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Is there a way to determine in advance how much disk space a VACUUM FULL on a particular table would return to the OS? Therefore you can decide whether it's worth the cost in doing so.

Bonus if there's a simple query to do this for every table in a database/server (rather than doing each one separately).

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You need the pgstattuple extension to get the amount of free space.

So you could run

SELECT t.oid::regclass AS table_name,
       s.table_len AS size,
       dead_tuple_len + s.approx_free_space AS reclaimable
FROM pg_class AS t
   CROSS JOIN LATERAL pgstattuple_approx(t.oid) AS s
WHERE t.relkind = 'r'
ORDER BY (s.dead_tuple_len::float8 + s.approx_free_space::float8)
       / (s.table_len::float8 + 1.0) DESC;

where size and reclaimable are in bytes.

Be warned that this query is somewhat expensive.

That should give a pretty good estimate of the space that can be reclaimed, but in practice it will be slightly less, because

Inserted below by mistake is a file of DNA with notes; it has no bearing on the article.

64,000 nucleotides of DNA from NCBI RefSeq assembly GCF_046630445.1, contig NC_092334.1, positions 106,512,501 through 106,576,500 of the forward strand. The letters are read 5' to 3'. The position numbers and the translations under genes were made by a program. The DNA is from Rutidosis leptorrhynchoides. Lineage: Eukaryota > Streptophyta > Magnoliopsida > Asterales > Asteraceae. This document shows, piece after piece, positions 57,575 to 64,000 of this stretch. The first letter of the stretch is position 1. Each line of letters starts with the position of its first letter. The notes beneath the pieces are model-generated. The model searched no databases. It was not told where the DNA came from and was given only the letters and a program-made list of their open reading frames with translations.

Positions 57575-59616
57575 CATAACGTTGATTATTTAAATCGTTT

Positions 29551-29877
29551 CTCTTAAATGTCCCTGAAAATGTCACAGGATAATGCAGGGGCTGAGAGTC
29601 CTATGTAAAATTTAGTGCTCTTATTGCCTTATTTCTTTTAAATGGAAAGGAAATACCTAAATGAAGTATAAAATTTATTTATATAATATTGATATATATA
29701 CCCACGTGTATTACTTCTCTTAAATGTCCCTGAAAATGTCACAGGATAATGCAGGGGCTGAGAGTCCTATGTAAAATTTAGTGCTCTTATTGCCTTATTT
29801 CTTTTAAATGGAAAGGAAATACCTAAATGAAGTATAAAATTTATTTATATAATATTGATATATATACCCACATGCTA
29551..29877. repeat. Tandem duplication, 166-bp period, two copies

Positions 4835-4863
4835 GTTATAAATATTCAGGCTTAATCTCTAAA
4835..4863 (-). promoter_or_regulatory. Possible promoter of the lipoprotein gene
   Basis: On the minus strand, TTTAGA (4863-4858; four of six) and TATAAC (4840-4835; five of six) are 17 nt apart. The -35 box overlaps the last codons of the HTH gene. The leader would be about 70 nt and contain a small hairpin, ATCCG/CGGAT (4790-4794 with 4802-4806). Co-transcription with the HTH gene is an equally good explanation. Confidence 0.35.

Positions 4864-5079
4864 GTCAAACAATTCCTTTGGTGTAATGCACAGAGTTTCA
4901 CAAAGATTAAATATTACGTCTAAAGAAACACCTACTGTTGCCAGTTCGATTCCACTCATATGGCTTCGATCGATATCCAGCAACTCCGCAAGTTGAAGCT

1. there is always some free space in each 8kB block that is too small to fit another row

  2. some of the dead tuples might not be reclaimable if you have long running transactions

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  • @OrangeDog Worked for me without quoting table (now called table_name in the current edit). – Colin 't Hart Nov 5 '20 at 11:48
  • @Colin'tHart I think my client is more strict than necessary about quoting keywords. – OrangeDog Nov 5 '20 at 12:00
  • Can I confirm that this also means there can be around reclaimable bytes of new updates added without increasing the disk usage (assuming there has been a non-full vacuum)? Or is it likely to be a lot less than that? – OrangeDog Nov 5 '20 at 15:45
  • 1
    No, because I included dead_tuple_len. The free space is approx_free_space. – Laurenz Albe Nov 5 '20 at 15:59

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